Avoid loading bursts - managing texture loading

my code loads and disposes a lot of image tiles during run-time - something like google maps.
The new textures get loaded on demand based on camera location etc.
Now it can happen that the code fires 50 texture requests at once, and if the connection is fast enough they all come in within a few frames, which in turn leads to lag as they all get updated the same time.

What would be a good way to spread the loading? I looked at the imageloader, loadingmanager etc. but they all seem straightforward - no queues or anything like that.

While i know my way around graphic engines, i am very new to all the network stuff - is there anything in JavaScript where i can limit the number of concurrent requests, keeping the rest in the queue?

My plan for now would be to have an intermediate structure that keeps track of ongoing transfers, waiting for callbacks and making sure only a few are updated at a time. While this is doable, i wonder if there is something like that already implemented in the http protocol.

ok i got it working like this:

setTexture(x,y) { 
	this.loadRequest = true;
	this.loading = true;
	this.loadRequestName = scope.directory + x.toString().padStart(3, '0')  + "_" + y.toString().padStart(3, '0') + '.jpg';
	// remove old texture and set loading symbol texture
	if(this.texture !== baseTexture) {
		this.texture = baseTexture;
		this.material.map = this.texture;
		this.material.needsUpdate = true

updateTextureQueue() {	// runs every so often..
	if(this.loadRequest) {
		if(activeRequests < maxRequests) {
			this.texLoader.load(this.loadRequestName, (loaded) => {
				this.texture = loaded;												
				this.material.map = this.texture;
				this.material.needsUpdate = true;
				this.loading = false;
				this.loadRequest = false;

I guess that your problem is not in the “load” but in the decoding. I’m guessing you use some form of compressed image format, like png or jpeg. What the browser is going to do for you - is convert that into RGB or RGBA bitmap as appropriate and that takes time. Actual upload of the texture to the GPU is relatively fast. This is based on my own observations.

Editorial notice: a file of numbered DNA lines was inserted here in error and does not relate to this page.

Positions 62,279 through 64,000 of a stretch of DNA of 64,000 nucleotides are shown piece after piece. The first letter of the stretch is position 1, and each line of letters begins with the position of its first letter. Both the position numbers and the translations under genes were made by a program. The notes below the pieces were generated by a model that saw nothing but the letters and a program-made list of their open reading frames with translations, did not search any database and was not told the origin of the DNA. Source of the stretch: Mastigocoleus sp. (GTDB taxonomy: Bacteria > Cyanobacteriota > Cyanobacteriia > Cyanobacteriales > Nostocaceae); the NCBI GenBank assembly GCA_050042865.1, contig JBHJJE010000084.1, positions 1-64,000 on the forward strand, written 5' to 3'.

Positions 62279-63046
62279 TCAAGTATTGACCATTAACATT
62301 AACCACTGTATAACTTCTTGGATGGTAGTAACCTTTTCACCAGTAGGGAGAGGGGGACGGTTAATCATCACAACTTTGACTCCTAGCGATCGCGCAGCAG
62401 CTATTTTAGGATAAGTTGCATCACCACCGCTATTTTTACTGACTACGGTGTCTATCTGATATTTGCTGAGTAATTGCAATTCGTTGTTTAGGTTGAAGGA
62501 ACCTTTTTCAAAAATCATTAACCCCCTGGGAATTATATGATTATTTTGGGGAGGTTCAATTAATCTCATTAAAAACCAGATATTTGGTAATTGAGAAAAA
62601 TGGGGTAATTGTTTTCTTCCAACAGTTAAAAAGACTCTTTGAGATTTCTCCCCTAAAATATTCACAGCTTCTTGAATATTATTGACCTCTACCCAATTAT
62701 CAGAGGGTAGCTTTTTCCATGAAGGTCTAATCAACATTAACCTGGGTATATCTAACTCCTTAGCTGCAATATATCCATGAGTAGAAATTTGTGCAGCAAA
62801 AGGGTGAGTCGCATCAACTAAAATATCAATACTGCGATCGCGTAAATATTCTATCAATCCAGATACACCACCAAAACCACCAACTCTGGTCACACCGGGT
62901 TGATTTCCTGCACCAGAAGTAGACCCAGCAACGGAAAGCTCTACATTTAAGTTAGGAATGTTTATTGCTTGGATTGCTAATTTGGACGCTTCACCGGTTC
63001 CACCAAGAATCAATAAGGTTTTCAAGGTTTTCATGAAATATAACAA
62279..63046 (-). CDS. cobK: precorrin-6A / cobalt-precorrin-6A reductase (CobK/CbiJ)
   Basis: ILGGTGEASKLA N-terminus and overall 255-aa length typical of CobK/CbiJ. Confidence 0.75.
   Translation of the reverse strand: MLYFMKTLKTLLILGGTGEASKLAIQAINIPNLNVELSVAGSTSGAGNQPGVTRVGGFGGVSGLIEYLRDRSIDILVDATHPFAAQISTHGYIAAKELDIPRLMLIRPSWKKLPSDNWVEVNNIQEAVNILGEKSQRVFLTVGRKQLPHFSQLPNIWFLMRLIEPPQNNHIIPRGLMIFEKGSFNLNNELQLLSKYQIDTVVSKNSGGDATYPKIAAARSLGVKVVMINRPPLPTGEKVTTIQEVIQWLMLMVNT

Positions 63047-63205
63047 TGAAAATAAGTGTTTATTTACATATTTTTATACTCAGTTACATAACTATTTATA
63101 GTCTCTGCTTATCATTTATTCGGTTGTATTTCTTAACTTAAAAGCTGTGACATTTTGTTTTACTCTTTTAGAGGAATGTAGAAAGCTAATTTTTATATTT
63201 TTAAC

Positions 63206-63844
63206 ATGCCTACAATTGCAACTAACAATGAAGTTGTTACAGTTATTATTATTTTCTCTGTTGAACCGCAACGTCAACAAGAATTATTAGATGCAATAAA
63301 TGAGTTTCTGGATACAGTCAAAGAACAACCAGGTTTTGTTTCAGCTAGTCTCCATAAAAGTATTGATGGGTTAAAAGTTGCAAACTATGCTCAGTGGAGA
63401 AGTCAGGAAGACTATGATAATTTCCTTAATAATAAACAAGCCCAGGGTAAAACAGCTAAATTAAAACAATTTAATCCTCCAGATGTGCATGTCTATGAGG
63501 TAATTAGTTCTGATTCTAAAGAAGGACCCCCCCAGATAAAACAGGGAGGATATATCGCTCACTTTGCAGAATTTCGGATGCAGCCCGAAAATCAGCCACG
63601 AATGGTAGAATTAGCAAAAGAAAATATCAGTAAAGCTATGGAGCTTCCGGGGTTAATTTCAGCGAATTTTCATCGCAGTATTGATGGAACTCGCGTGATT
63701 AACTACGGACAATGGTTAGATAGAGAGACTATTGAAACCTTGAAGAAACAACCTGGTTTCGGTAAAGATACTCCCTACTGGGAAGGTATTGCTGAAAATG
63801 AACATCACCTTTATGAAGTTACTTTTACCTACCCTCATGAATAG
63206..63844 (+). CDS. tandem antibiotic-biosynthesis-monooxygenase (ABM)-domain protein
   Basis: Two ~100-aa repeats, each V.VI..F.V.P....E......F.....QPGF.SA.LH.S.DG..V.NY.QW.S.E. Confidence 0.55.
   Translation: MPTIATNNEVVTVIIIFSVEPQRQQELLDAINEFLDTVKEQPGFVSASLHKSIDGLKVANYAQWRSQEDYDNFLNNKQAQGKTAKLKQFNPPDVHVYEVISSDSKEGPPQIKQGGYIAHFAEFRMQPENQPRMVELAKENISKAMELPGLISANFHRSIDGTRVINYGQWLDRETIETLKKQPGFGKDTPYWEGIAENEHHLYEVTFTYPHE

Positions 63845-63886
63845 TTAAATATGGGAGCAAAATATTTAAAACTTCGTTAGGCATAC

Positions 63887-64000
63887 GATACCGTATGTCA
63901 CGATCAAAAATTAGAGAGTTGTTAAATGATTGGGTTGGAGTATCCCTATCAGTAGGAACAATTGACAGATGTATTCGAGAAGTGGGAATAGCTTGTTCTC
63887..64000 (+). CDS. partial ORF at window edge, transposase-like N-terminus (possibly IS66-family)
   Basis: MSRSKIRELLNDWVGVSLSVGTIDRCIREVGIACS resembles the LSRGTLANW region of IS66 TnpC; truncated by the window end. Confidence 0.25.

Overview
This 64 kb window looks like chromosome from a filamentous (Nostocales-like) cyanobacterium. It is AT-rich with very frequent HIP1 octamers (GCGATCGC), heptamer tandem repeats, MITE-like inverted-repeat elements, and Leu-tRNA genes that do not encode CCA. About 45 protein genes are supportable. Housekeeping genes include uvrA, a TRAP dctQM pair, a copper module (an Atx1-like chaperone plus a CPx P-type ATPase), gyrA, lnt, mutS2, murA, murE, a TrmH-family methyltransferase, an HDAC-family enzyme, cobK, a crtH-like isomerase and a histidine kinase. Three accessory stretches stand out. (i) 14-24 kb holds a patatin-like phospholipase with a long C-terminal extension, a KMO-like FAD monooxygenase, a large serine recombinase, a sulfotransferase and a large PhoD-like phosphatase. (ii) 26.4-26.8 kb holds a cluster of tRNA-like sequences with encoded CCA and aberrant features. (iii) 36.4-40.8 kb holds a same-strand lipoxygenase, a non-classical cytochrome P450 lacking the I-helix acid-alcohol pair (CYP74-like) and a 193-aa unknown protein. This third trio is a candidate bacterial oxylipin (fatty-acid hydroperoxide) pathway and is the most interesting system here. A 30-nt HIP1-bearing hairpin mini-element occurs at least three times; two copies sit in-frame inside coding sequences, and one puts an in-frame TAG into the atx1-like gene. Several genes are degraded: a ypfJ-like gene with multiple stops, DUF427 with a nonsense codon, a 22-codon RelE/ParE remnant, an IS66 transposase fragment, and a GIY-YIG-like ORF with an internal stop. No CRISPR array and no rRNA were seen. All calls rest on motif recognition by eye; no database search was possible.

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noticed the same, but with low enough request per time it works out…
I did not research much in that area - but it looks like every approach has its downsides:

  • compressed textures are bigger (bandwidth) have artifacts and are not supported everywhere… (do they need the same conversion as jpeg or can they be directly uploaded to the gpu?)
  • Jpeg need to be decoded and converted
  • some home-brew binary stream with zip compression that can be loaded as typed array?

are there better ways then jpeg/png when bandwidth is a factor?

Yeah, there’s always HTTP compression. It’s useful to check whether your bitmap might end up small enough when transferred via a compressed channel that PNG/JPEG encoding might not be necessary. I found that for low PNG compression together with HTTP compression texture size differences are quite small, at least in my use-cases.

For example, my entire game with models and textures and every other asset is about 60 Mb of HTTP traffic over a compressed channel. I rate that as quite acceptable.